Originally published on Thu October 30, 2014 10:02 am
In the coming days, Floridians vote on Amendment 2 which calls to legalize medical marijuana. But its role in medicine is a bit contradictory. The US classifies it as a schedule one drug, deeming it a substance with high abuse potential and no accepted medical use – the same class as heroin and LSD. Yet almost half the states in the country have legalized it for patients.
The nation’s biggest health insurers entered last fall cautious about a major coverage expansion initiated by the health care overhaul, the federal law that aims to cover millions of uninsured people.
Investors and company executives were worried because they didn’t know how expensive new customers from the overhaul would be for insurers. They also were concerned about added costs from the law and funding cuts to government-sponsored Medicare Advantage plans, a key growth area.
The University of Kentucky’s Chandler Hospital has seen its inpatient numbers rise by 5 percent and its outpatient numbers rise by 10 percent since July. But its number of uninsured patients has dropped, from about 9 percent to 2.5 percent.
Prior to this year, says Chandler’s Dr. Michael Karpf, “we were getting paid 10 cents on the dollar” serving low-income patients. “Now we are getting 40 cents on the dollar, so the cost of care for these people isn’t totally covered, but there is a lot more reimbursement. It means we are having very strong bottom lines in the hospital.”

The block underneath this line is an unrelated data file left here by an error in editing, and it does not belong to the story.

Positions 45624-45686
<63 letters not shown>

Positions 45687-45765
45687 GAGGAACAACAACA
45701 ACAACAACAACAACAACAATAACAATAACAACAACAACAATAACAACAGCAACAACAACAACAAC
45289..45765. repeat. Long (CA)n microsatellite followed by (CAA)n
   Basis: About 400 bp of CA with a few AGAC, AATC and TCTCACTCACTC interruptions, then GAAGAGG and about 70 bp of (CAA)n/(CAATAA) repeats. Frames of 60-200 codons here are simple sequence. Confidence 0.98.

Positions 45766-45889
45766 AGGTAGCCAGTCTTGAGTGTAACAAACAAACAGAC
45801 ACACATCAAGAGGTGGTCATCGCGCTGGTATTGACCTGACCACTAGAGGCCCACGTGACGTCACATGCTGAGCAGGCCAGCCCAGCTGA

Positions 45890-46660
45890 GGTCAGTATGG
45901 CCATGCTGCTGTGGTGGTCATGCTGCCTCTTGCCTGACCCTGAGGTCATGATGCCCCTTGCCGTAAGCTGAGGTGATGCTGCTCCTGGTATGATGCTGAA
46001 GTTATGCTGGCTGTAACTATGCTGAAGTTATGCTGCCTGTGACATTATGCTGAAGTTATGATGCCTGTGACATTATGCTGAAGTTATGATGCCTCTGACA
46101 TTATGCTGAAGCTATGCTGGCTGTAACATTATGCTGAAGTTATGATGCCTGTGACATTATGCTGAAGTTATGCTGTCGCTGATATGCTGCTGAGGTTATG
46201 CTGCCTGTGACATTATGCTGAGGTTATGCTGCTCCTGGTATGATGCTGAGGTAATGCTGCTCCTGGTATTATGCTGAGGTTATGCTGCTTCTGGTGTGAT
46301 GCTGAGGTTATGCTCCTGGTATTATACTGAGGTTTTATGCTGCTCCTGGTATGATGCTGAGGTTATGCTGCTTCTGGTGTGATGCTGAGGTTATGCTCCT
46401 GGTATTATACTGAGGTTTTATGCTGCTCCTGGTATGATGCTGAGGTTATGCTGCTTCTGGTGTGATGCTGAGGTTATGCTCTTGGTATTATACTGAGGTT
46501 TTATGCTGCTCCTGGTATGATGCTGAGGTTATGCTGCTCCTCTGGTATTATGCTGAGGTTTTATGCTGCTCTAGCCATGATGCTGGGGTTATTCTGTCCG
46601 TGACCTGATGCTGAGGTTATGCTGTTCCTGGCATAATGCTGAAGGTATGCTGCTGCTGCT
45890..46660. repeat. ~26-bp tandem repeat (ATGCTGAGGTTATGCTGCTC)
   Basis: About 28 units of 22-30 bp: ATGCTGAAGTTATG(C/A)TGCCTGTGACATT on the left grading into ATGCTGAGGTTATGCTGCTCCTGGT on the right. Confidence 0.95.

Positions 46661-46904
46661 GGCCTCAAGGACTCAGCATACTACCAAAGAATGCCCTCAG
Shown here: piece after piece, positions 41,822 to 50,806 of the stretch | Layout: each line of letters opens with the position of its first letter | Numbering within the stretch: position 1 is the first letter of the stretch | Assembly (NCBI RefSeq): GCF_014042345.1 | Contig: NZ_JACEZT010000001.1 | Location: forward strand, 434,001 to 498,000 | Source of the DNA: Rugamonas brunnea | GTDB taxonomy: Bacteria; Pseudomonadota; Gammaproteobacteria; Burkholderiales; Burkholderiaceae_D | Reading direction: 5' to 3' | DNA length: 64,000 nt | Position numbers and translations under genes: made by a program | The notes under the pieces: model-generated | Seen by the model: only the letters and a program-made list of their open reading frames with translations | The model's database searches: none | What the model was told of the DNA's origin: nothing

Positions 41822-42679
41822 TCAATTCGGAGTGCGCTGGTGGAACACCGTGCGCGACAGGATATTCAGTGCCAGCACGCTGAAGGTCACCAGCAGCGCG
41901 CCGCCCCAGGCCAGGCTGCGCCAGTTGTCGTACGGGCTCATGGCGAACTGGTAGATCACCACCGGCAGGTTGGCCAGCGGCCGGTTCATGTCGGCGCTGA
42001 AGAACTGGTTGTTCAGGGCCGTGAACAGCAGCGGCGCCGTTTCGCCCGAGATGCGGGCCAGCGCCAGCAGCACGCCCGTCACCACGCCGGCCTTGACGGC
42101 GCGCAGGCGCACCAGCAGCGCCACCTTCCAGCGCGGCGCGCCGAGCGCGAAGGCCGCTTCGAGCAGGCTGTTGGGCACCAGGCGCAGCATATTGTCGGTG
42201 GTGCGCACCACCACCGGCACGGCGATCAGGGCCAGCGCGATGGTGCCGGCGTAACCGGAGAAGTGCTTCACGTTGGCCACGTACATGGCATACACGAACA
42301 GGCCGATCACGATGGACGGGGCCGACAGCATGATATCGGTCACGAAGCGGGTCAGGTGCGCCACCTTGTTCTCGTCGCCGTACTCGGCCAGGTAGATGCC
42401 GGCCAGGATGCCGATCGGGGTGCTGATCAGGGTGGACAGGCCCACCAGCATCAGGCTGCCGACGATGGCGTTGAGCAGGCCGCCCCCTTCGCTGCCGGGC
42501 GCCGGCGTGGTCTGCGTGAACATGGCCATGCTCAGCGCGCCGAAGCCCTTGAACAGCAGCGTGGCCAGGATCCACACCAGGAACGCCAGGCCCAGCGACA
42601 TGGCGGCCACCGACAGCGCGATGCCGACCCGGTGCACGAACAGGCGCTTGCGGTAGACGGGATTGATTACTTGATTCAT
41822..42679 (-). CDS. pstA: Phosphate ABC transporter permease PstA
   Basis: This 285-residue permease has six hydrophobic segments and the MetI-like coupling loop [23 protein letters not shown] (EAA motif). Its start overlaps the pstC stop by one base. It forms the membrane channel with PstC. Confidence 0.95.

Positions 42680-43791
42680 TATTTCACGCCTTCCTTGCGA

Motor vehicle crashes are a leading causes of injury and death in the United States. And while wrong-way crashes account for a small percentage of the accidents, more than a dozen people have died in an outbreak of wrong-way driving on Tampa-area roads.
"Unfortunately 2014 has been a very tragic year, especially dealing with the wrong way crashes, and we can't really say why this year we've seen such the number we have,” said Sgt. Steve Gaskins with Florida Highway Patrol.
Six people who recently traveled from Ebola-affected regions are under twice-daily monitoring by the Florida Health Department. The state continues preparing in case someone tests positive.
No cases of Ebola have been confirmed in Florida, and all six of the people being monitored are considered low-risk. Gov. Rick Scott says just under 100 hospitals have completed special Ebola training, and he hopes more will do so.
Gov. Rick Scott defended his decision to monitor anyone coming from Ebola-affected countries, saying Monday it's "the right thing to do" to protect Floridians.